• mossycowmossycow Community champion Posts: 486 Pioneering
    I couldn't live without my electric tin owner!

    I always carry spare juice box for my phone.

    Careful with alcohol. And always party with protection - tis much more fun this way in the long run. 

    Use social media to get to know people before you go.... 

    Don't worry if you feel weird, missing home, not sure if you can cope..... Everyone is feeling that way. Honest. Just ask them. 

    Don't be scared of asking even brand new friends to sit where you can or carry you up to the bar.... You are worth it!


    "I'm trying to live like a random poem I read that ended 'to bloom where we are planted"

  • forgoodnesssakeforgoodnesssake Member Posts: 322 Pioneering
    Just wanted to flag up a couple of things: DSA cannot really be for "so many things" any more...it is extremely prescriptive and limited now and we have had an awful time having to justify why my son with quad CP, no speech (AAC user) very poor hand function, power chair user would actually need any assistive technology!!  In the end (11th hour) they have agreed but what a struggle !

    Also wondering what students who access a range of auxilliary services via their GP (ie wheelchair services, dietician, orthotics, orthopaedics, speech therapy, physio, AAC specialist provision) but actually very rarely need to see the GP themselves, do about changing to Uni address GP?  We are fearful that he will lose all these services and go on waiting lists in new area, only to then be off the list here at home as well during long Uni holidays...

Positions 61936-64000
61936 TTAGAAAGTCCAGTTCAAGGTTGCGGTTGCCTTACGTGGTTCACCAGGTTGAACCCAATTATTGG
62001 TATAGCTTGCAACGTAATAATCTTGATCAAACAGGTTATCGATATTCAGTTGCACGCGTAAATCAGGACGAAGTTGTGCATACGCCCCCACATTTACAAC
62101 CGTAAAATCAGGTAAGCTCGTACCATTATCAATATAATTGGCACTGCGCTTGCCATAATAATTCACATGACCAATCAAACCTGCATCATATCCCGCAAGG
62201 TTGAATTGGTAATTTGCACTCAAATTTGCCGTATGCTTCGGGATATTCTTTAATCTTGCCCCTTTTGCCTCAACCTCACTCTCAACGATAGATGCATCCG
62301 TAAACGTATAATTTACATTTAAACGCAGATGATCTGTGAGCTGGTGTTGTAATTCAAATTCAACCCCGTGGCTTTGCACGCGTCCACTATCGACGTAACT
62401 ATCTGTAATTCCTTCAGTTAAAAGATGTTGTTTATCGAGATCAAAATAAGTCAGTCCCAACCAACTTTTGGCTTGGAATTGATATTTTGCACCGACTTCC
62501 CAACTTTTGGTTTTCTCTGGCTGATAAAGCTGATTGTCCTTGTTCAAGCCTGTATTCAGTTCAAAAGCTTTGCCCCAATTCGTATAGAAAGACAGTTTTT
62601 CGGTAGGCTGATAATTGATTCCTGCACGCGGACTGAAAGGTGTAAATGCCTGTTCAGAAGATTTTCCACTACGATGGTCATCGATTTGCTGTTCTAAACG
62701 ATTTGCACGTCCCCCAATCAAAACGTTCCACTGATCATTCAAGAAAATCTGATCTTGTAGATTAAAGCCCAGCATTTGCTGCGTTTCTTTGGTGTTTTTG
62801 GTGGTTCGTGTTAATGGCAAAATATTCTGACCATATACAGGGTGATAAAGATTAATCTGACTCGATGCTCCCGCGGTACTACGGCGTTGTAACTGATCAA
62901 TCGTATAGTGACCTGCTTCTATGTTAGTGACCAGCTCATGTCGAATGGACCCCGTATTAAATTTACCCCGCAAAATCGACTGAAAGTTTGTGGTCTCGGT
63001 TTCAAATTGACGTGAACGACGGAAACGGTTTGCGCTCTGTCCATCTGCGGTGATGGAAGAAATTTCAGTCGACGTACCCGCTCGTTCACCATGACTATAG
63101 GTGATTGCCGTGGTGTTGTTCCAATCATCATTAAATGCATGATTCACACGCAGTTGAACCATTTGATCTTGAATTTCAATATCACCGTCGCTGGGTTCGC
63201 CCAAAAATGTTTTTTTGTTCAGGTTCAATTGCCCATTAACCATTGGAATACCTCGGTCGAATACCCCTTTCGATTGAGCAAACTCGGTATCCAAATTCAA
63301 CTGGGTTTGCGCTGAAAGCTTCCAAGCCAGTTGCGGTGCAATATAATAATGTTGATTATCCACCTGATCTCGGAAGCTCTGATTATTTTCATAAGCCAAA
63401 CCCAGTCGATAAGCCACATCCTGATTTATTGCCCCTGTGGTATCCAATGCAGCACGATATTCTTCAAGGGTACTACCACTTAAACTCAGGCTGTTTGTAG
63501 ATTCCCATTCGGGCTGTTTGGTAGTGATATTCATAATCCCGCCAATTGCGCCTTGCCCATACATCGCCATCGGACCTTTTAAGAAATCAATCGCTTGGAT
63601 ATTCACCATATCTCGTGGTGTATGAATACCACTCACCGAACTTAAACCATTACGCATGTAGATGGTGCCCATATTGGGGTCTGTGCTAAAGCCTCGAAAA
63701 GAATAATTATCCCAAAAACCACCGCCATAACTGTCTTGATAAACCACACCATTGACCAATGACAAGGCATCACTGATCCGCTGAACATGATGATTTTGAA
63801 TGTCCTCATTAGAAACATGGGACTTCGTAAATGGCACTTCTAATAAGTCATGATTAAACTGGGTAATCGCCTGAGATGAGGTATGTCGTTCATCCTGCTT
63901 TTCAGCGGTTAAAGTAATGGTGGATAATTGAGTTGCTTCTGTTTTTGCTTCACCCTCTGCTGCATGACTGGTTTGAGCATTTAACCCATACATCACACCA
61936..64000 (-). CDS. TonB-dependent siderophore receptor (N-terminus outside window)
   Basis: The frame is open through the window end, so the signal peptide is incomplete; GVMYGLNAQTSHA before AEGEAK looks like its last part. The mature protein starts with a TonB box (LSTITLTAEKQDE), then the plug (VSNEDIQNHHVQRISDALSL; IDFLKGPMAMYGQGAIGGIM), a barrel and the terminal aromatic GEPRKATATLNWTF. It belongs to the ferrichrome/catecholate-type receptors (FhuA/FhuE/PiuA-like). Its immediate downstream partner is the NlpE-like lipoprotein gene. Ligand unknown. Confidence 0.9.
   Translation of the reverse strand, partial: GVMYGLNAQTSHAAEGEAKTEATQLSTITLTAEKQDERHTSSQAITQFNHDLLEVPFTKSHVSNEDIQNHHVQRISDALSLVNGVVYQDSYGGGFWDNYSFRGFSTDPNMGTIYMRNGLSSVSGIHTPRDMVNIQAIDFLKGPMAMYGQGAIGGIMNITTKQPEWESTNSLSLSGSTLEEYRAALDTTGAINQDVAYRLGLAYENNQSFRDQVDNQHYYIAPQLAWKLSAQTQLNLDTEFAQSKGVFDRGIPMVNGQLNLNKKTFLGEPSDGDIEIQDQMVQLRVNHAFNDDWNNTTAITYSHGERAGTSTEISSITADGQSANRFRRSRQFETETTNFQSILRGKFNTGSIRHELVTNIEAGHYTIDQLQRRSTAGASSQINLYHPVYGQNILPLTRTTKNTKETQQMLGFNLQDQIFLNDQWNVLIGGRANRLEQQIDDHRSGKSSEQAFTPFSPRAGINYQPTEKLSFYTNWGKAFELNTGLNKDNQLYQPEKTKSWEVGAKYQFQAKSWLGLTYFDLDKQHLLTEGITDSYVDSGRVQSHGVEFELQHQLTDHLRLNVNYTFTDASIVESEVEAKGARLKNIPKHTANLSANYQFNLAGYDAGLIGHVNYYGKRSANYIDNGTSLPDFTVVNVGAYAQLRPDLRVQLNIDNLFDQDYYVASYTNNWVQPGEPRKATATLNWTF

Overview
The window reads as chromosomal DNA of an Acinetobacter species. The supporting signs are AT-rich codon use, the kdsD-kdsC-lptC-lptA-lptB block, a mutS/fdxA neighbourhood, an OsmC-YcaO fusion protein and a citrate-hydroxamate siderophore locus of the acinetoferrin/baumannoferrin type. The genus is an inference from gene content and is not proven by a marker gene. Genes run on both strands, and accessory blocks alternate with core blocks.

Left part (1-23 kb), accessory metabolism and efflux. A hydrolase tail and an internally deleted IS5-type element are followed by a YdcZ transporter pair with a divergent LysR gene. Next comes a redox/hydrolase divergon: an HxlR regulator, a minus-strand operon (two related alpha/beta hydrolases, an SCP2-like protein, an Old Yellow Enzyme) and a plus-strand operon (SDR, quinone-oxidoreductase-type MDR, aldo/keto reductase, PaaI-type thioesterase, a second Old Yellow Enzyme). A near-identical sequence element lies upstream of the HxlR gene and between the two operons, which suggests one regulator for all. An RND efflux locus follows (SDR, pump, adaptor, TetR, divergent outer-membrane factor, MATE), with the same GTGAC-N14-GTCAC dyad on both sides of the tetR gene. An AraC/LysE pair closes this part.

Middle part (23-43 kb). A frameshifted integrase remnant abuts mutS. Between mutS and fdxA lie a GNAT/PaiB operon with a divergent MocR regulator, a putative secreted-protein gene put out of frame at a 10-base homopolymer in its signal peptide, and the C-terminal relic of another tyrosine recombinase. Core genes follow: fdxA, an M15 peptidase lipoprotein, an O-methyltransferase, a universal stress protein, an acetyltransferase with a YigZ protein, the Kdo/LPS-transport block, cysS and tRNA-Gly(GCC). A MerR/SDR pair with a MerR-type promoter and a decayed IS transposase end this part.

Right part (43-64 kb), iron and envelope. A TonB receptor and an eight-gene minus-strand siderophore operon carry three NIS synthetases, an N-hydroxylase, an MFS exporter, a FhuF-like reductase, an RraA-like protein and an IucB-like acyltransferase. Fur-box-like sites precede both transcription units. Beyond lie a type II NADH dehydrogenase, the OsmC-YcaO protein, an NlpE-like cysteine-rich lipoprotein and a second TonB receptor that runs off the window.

• Sam_ScopeSam_Scope Member Posts: 7,732 Disability Gamechanger
    Scope
    Senior online community officer
  • Sam_ScopeSam_Scope Member Posts: 7,732 Disability Gamechanger
  • Sam_ScopeSam_Scope Member Posts: 7,732 Disability Gamechanger
  • Sam_ScopeSam_Scope Member Posts: 7,732 Disability Gamechanger
  • the_velvet_girlthe_velvet_girl Member Posts: 103 Courageous
    Hello Forgoodnesssake, I kept my GP at my parent's home all through uni. I just had to be well organized to ensure I got my medication prescriptions when I was home for the holidays. I used the out of hours GP near my uni once or twice when I was too unwell to travel back home.
  • Sam_ScopeSam_Scope Member Posts: 7,732 Disability Gamechanger
    @htlcy do you have any tips to add from your experiences?
    Scope
    Senior online community officer
  • Sam_ScopeSam_Scope Member Posts: 7,732 Disability Gamechanger
    @BeccaShark123 do you have any thoughts?
    Scope
    Senior online community officer
  • melaniethorleymelaniethorley Volunteer community adviser Posts: 118 Pioneering

    hey peoples. I am the new advisor for disabled students considering college or university. I support disabled students with their transtion to university - not just the one where I work. We have social media, videoed workshops, events etc. but all of this provides peer support - the students do all of the work, I just organise. More information and a link to book can be found on our website - www.gre.ac.uk/aap.

    I hope you find it useful